It may sound extravagant – flying to Winnipeg for a weekend to see a show, but we had the luxury of doing just that, thanks to our collection of air miles!
With our son, Thomas, appearing in White Christmas at the Royal Manitoba Theatre Centre, we decided to take the trip. And yes, the Manitoba Theatre Centre now has the Queen’s permission to use the designation “Royal” – they announced the new title just before the opening of White Christmas.
The Royal MTC is an interesting theatre – the main level has tiered seating with good sightlines, and there’s a similar balcony. But off to one side of the balcony, there’s a strip of balcony that goes from the top right down to the main level. Think of Huron Country Playhouse with the stairs at one side, but imagine them with rows of 7 or 8 seats all the way up the stairs.
For one show we sat in the 7th row and had a good view of all the facial expressions. Later we sat halfway up the unusual balcony, where we could see over the entire stage. It gave a whole different perspective to the big dance numbers, with the skirts swirling and the formations clearly visible.
We stayed very comfortably atop the Delta Hotel on their 18th floor, next door to Thomas’ temporary lodgings. Everyone was warning us about Winnipeg’s cold temperatures, but in fact we spent very little time outdoors. Most of the downtown area is connected by underground walkways or skywalks. Thomas gets to the theatre from his place, walking briskly for 15 minutes, and hardly goes outside.
On our Saturday morning, we took advantage of the free shuttle service and went to The Forks Market for a pancake breakfast. Snow was falling gently as a group of boys were enjoying the outdoor skating rink. We shopped at the various vendors throughout the market. Among the stores I found most impressive were a couple of Aboriginal art galleries and a Ukrainian gift shop.
We took in White Christmas twice on Saturday at the Royal MTC; one show at 4:00 and another 8:30, which didn’t leave much time for dinner in between, especially for Thomas who has to be back and dressed well before show time. We called around for reservations earlier in the day, but an 800-seat theatre with back-to-back shows will fill up all the dining rooms. We finally found space upstairs at Tre Vici in their wine lounge. While they didn’t serve meals, we made a dinner out of several plates of various appetizers, which were unusual and very tasty Italian treats!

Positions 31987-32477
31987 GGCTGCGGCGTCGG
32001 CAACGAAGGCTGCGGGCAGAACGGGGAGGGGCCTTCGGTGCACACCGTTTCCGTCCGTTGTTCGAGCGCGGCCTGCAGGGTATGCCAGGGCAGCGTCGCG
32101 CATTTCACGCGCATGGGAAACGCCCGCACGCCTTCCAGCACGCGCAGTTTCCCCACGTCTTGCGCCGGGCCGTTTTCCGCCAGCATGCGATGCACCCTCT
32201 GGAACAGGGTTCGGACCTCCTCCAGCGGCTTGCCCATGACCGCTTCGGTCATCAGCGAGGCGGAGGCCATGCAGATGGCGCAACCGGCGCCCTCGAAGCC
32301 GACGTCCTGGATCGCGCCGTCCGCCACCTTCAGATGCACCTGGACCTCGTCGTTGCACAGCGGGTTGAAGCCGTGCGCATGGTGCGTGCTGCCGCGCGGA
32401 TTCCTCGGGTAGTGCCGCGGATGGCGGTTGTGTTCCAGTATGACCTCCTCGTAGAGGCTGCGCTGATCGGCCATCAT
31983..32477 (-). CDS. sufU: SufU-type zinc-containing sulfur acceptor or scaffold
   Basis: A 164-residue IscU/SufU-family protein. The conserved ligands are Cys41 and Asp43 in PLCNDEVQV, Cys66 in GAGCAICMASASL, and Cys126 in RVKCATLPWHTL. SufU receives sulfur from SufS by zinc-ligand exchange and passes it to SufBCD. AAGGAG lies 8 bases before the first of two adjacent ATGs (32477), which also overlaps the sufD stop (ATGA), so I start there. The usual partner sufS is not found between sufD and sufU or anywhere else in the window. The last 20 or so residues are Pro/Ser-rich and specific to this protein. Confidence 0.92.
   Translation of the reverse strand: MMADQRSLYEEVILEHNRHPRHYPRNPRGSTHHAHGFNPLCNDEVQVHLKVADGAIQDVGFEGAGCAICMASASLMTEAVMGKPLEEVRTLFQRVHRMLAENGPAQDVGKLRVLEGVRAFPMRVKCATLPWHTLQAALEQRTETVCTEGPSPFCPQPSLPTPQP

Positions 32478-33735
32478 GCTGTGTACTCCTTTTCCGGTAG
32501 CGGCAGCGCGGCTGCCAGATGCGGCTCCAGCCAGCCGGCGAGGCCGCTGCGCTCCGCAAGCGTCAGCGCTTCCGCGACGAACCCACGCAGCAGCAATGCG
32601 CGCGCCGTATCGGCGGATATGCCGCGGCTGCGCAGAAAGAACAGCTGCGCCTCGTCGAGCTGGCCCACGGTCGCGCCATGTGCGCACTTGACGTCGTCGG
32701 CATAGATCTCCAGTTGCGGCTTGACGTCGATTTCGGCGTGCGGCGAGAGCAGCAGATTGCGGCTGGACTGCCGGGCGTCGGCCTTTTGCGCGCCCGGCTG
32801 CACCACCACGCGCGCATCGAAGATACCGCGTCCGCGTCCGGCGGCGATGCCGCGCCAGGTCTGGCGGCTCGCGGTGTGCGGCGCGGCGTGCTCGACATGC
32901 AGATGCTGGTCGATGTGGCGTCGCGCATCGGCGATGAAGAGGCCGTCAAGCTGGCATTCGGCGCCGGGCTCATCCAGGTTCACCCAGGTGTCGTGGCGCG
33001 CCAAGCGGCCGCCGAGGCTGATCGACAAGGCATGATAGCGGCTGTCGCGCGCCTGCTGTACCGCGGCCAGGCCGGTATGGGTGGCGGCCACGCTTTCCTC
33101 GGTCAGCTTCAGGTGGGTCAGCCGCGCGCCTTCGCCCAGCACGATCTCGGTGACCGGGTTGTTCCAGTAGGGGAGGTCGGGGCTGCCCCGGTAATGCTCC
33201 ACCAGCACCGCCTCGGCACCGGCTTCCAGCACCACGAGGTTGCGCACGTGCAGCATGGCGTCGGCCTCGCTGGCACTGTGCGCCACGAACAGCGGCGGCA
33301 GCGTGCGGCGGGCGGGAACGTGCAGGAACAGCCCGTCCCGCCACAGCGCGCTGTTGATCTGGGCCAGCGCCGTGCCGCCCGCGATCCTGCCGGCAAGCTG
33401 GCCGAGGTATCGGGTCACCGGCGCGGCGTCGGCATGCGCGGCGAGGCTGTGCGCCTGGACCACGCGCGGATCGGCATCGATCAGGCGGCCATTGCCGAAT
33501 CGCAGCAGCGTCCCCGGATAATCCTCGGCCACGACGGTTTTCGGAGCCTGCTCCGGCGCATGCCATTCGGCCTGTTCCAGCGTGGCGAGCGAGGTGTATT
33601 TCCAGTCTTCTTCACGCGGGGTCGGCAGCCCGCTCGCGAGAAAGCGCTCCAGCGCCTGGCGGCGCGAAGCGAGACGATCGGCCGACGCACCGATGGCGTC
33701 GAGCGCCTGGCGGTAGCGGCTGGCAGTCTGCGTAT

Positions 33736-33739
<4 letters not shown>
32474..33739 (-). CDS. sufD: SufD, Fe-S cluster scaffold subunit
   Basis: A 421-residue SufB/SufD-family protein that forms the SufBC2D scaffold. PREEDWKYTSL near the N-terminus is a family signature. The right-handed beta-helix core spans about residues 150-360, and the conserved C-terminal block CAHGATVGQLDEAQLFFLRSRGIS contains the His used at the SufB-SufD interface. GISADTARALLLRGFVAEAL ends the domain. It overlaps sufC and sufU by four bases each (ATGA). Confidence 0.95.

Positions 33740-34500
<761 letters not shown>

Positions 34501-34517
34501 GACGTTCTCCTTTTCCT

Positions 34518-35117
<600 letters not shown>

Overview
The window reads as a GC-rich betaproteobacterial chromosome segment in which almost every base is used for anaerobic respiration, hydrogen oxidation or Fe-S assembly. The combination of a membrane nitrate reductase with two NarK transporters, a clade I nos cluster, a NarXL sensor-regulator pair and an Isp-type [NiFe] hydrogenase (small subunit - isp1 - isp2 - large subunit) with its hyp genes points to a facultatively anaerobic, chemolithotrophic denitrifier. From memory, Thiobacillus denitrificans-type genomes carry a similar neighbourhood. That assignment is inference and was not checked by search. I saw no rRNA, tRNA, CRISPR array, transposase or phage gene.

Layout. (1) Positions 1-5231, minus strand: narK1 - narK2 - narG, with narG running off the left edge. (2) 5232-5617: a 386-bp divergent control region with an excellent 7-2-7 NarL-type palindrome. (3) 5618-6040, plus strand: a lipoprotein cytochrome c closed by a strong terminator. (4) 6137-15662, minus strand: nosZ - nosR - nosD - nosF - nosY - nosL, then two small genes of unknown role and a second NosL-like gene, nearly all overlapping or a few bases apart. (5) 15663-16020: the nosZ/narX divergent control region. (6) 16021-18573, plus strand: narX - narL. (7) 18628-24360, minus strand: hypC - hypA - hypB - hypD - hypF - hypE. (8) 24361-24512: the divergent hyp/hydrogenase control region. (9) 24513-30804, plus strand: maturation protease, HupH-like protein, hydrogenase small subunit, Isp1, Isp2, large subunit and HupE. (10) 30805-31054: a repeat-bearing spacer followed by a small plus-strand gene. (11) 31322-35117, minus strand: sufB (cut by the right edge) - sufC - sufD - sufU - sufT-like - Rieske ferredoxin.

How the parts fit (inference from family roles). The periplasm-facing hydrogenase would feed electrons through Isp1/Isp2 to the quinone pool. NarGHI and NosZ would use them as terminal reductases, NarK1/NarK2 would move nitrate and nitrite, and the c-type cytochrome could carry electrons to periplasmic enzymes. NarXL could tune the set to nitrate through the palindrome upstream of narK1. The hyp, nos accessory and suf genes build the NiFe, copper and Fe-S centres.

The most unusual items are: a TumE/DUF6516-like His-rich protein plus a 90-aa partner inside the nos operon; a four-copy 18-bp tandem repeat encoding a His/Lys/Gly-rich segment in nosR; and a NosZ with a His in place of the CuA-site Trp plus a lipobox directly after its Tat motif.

My long time pen-pal, Kathy and her husband joined us there and went to the later show with us. Such a treat to see Kathy! We’ve been corresponding since we were 11 or 12! I found her in a listing of children wanting pen-pals that appeared in a farm paper. I’ve met her twice before when I travelled through Winnipeg, but hadn’t seen her for 28 years. We’re down to one letter at Christmastime these days, but we’ve always kept in touch.
I can vouch that indeed Portage and Main is probably the coldest corner in Canada – I was there in the 80’s when it was –40 – and that’s either Fahrenheit or Celsius. It was still darn chilly this visit at –14 C. But when we landed at London airport the next night, we were totally unprepared for what greeted us – high winds, thick snow blowing, and the beginnings of a huge blizzard! Southwestern Ontario had surely outdone Manitoba for nasty winter weather!